This Is Where Emotions Are Stored In Our Body (Why Knowing This Matters)
When we are nervous, we often catch ourselves saying, “I have cold feet” or when you feel uncomfortable, you react by saying, “I have a gut feeling”. Many people don’t put much emphasis on these words, however, these simple phrases carry more weight than you imagine.
This is where emotional body mapping comes. Just how depression and anxiety can cause a physical reaction, emotions manifest in the body as well. You can feel the emotions in different parts of your body.
Our body is a central point where our emotions meet and are responsible for all important functions including cognitive and emotional functions. So, the next time you experience “cold feet” or “butterflies in your stomach”, don’t ignore them.
In this blog, let’s take a look at how body mapping emotions work and how our body parts and emotions are related to each other.
Body Mapping: How Does It Work?
First things first, to help categorize your emotions you can use this tool – Emotion Wheel. This wheel of emotions can help you better understand how and what you are feeling at the moment. Another option is to use body mapping activity. The accuracy of these tools, however, depends from person to person.
While the evidence on emotional body mapping is limited, it can still be used to communicate with your body to understand where your emotions are stored.
Where Emotions Are Felt In The Body?
Image credit: National Academy of Sciences. Bodily maps of emotions by Lauri Nummenmaa, Enrico Glerean, Riitta Hari, and Jari K. Hietanen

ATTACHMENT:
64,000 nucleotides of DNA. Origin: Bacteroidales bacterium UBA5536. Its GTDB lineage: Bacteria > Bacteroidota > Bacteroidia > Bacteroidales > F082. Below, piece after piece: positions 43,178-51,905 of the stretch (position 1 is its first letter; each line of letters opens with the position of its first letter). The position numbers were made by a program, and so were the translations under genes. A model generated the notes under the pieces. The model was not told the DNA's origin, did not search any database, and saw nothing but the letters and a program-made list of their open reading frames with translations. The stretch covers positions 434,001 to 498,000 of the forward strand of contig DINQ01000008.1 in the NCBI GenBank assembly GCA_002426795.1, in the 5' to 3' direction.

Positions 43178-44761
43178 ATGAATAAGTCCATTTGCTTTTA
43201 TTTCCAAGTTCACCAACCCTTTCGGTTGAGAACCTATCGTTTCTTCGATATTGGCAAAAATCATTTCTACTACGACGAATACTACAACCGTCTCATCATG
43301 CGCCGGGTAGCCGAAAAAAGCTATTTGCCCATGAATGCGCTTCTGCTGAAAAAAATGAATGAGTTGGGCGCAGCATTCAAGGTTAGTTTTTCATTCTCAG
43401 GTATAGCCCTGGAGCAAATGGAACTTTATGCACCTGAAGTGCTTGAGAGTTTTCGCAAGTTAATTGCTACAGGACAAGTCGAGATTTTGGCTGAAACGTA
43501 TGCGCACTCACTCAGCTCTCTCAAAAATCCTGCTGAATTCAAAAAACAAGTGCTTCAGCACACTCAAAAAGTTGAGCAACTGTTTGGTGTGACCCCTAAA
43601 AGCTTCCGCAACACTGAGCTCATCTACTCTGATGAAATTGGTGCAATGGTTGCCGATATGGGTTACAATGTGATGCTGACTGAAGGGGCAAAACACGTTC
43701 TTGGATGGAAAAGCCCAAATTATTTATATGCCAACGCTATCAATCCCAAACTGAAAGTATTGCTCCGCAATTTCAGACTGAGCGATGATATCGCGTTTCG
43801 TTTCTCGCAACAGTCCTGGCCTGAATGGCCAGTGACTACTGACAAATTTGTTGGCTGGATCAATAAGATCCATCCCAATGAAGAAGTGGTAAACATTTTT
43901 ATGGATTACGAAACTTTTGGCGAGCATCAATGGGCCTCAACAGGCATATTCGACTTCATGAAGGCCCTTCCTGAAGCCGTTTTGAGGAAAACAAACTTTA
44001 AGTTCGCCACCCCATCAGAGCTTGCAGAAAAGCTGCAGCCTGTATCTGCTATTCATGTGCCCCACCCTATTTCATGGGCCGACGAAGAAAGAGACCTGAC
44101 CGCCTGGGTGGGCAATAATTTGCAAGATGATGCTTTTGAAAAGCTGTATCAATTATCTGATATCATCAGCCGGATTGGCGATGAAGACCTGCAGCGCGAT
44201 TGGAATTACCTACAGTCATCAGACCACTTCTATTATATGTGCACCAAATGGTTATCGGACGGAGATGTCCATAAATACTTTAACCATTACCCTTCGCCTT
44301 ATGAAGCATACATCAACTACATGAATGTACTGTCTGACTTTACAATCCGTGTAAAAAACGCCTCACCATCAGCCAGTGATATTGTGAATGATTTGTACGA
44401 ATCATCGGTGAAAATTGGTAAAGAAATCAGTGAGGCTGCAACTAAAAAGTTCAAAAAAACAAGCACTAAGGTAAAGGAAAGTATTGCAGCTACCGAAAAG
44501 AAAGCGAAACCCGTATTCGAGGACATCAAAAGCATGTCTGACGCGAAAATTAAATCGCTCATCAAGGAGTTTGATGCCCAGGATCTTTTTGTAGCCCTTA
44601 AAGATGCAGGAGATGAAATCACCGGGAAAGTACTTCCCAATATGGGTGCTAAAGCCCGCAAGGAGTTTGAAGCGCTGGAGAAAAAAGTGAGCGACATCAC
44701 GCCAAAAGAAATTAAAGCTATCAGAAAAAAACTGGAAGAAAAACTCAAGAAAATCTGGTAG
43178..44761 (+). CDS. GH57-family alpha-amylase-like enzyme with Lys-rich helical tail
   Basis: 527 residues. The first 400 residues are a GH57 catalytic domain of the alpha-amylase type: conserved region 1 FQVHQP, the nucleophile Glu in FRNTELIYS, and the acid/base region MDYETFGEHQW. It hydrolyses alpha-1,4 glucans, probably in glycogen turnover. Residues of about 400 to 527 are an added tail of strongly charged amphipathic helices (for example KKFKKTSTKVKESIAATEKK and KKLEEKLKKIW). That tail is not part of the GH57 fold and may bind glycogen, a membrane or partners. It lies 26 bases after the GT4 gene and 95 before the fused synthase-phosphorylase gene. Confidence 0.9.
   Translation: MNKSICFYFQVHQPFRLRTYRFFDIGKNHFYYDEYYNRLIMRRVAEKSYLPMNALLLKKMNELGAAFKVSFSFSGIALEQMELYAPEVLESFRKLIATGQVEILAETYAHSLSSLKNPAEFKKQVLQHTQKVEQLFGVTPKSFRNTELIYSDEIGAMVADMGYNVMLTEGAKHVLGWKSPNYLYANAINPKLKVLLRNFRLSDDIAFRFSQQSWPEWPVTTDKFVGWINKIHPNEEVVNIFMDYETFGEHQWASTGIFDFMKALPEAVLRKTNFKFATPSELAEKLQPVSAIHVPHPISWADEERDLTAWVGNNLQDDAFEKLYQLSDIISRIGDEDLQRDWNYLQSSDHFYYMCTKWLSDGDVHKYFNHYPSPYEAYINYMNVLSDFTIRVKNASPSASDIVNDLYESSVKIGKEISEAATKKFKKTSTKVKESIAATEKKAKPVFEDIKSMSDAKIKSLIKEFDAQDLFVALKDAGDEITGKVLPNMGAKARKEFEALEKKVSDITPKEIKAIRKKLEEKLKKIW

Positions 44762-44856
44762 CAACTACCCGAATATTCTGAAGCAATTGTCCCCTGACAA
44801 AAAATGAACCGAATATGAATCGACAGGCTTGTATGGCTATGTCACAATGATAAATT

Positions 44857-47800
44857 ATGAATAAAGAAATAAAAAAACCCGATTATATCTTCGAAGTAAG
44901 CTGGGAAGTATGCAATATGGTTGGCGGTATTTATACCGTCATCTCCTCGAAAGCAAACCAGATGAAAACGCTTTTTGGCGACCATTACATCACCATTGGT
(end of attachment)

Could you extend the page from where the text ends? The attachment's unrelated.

As I said, the research on emotional body mapping isn’t much but according to an expert, Enrico Glerean, there are 13 emotions and the body parts where they are stored. Let’s take a look at them:
The emotion of happiness is stored throughout the body. So when you feel happy, you feel it in all the parts of your body.
When you feel the emotion of love, your entire body is affected. However, the reaction may not be much in the legs.
When you feel anxious, the area above the pelvis, excluding the arms, feel more reactive and you feel a lower reaction in the arms, legs, and feet.
When you’re depressed, the body sensations in your lower body and arms are decreased.
Contempt is mostly stored in the head and hands. If you feel this emotion then you’ll experience a decreased reaction around the pelvic and legs.
Anger is stored in the upper body and arms with a slight sensation in the legs and feet.
Fear is felt in the upper half of the body minus the arms. The reaction to fear in the body is similar to anger.
Similar to the above two emotions, when you feel disgusted, you can experience a strong sensation in the upper half of your body.
Sadness is registered in the lower body so when you feel sad, you can experience a lower reaction in your legs, feet, and arms. And a slight sensation in your chest and head.
The torso and head are affected by this emotion. You can also experience a decreased sensation in the arms, legs, and feet.
Pride is a warm emotion so when you feel proud, you can experience body sensations in the head, torso, and arms.
Envy is mostly stored in the head and chest. You can also experience a decreased sensation in the legs when you’re envious.
Surprise is also stored in the head and chest. Similar to envy, you can experience a slight sensation in the legs.